India is simply not doing enough for its women. The country has fallen from 112 out of 134 countries in 2010 to 113 out of 135 countries in 2011 according to the Gender Gap Index 2011 released by the World Economic forum (WEF) on Wednesday.

Over the last six years, while 85 percent of countries are improving their gender equality ratios, the rest of the world the situation is declining, most notably in several African and South American countries. The sixth annual World Economic Forum Global Gender Gap Report 2011 shows a slight decline over the last year in gender equality rankings for New Zealand, South Africa, Spain, Sri Lanka and the United Kingdom this year, while gains are made in Brazil, Ethiopia, Qatar, Tanzania and Turkey.

Members of a women's self-help in Madhya Pradesh. Photo: mckaysavage (Flickr 3.0)

Nordic countries (Finland, Iceland, Norway and Sweden) continue to hold top spots having closed over 80 percent of their gender gaps, while countries at the bottom of the rankings still need to close as much as 50 percent. The figure for India stands at 61.9 percent.

India’s ranking has been falling steadily since 2006 when the Index was launched. In 2006, India was ranked 98th. Between 2007 and 2011, the ranking has swayed between 112 and 114.

India fares worst in terms of economic participation of women. India ranked 131 with a percentage of 39.6 – fifth from bottom. Though India scored well in political participation of women with a rank of 19, the percentage was abysmal: 31.2 per cent. India is doing relatively well in absolute terms on the educational attainment and health & survival fronts, but in terms of rankings it is way behind others. India is ranked 121st (83.7 percent) in the former, and 134th (93.1 percent) for the latter.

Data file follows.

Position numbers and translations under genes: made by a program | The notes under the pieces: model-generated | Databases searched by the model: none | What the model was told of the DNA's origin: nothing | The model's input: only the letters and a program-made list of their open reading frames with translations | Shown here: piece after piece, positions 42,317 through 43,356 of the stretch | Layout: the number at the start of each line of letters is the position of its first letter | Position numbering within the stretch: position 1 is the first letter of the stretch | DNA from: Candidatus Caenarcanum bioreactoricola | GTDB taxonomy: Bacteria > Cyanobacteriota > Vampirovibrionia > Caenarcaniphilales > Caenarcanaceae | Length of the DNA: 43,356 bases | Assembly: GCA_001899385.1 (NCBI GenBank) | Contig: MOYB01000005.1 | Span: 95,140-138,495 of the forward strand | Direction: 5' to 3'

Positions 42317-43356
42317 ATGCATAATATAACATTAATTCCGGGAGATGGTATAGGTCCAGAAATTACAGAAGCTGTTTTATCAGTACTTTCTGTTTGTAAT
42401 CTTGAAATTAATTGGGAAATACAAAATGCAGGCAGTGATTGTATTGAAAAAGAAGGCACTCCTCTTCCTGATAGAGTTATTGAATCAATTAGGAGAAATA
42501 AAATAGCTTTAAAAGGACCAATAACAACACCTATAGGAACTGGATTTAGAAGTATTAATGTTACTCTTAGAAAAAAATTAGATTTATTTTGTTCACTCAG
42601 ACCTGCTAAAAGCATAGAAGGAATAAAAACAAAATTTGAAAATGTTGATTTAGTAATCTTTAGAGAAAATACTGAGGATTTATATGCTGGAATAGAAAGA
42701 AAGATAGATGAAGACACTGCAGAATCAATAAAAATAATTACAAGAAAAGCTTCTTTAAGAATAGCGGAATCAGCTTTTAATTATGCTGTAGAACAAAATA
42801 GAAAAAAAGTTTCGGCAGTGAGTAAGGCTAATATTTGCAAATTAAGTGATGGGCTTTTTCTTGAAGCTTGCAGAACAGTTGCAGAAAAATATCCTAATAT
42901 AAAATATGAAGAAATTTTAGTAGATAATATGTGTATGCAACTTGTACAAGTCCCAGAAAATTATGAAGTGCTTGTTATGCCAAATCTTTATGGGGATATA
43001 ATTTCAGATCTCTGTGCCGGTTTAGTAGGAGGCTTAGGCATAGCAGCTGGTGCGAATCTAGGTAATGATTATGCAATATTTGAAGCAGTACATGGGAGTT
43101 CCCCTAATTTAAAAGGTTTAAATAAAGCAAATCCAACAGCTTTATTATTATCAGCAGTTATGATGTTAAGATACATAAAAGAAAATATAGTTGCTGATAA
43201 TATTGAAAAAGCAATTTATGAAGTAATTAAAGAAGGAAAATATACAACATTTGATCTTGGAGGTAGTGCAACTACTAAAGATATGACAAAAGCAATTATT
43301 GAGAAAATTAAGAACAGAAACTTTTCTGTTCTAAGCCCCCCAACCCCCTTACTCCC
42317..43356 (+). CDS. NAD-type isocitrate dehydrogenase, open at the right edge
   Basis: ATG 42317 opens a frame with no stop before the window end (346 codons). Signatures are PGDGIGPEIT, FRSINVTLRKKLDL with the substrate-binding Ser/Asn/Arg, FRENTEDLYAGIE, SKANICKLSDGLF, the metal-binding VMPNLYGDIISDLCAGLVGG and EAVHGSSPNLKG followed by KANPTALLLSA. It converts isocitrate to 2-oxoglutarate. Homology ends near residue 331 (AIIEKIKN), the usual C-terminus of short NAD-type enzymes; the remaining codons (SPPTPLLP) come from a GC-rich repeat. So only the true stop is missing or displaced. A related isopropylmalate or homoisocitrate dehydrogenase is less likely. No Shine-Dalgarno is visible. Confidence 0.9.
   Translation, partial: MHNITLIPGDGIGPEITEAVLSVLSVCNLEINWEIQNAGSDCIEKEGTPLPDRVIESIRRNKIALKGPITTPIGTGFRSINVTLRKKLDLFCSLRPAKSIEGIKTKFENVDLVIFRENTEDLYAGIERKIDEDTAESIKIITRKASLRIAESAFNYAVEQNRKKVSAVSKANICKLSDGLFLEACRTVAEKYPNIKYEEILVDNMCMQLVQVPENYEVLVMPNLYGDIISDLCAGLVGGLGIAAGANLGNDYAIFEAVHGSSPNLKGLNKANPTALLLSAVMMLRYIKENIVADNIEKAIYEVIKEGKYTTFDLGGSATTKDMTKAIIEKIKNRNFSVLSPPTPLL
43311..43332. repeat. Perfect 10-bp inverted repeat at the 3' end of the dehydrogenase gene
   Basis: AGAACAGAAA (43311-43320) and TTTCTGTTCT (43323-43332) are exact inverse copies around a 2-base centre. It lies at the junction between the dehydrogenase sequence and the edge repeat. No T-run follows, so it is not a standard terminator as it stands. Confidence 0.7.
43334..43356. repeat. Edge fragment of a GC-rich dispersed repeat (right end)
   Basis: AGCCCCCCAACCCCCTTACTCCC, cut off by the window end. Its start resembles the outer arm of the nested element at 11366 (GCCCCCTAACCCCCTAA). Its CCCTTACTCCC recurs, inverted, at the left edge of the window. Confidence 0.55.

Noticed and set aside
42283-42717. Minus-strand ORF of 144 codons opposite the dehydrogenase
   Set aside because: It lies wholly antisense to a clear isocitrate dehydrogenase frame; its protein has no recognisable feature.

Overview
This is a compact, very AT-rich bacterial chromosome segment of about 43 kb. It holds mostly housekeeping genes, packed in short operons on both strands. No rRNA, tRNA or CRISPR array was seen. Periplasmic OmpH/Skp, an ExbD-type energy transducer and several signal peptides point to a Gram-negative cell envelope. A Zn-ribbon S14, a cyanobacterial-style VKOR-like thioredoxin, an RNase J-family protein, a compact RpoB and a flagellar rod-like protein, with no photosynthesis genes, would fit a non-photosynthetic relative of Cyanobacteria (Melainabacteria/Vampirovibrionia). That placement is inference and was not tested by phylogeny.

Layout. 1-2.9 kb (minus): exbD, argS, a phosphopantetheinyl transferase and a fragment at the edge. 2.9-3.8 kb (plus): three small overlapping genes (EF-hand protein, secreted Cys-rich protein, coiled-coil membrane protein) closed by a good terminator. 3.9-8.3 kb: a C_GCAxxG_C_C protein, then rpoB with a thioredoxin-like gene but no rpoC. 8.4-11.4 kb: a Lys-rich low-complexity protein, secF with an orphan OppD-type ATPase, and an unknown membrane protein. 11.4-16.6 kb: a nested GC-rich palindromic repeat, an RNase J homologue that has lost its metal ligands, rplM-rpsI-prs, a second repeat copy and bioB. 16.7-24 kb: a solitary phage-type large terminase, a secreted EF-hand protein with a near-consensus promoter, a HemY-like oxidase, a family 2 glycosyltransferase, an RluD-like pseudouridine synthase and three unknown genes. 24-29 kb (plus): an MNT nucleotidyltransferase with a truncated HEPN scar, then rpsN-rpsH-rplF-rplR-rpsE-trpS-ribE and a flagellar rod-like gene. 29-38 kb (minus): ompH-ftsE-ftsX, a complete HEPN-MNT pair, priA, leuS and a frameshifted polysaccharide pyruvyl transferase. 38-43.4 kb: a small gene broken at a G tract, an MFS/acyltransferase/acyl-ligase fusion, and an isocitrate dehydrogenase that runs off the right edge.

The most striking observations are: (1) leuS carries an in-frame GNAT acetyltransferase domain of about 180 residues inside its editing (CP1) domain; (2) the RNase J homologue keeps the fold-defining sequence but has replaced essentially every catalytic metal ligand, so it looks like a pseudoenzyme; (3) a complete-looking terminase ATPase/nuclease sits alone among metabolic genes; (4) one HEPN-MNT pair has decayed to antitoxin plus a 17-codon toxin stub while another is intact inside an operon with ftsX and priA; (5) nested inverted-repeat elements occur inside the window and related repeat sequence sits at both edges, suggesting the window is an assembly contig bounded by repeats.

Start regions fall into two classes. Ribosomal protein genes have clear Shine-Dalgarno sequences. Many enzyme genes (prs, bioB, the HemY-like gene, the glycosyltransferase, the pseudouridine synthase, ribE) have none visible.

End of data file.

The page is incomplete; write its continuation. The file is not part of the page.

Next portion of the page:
The Global Gender Gap Report’s index assesses 135 countries, representing more than 93% of the world’s population, on how well resources and opportunities are divided amongst male and female populations. The report measures the size of the gender inequality gap in four areas:

  • Economic participation and opportunity –salaries, participation and highly-skilled employment
  • Education – access to basic and higher level education
  • Political empowerment – representation in decision-making structures
  • Health and survival – life expectancy and sex ratio

The Philippines (8) remain the highest-ranking Asian country, primarily due to success in health and education. Thailand (60), which this year elected its first woman Prime Minister, remains well positioned with women making up more than half of tertiary education enrolled and high overall labour force participation. While China remains the third-last ranking country on the health and survival sub index (133) due to a skewed sex ratio at birth, its strength lies in high female labour force participation (74%). India (113), the Islamic Republic of Iran (125), Nepal (126) and Pakistan (133) occupy the last places in the regional rankings.

India is the lowest-ranked of the BRIC economies featured in the index.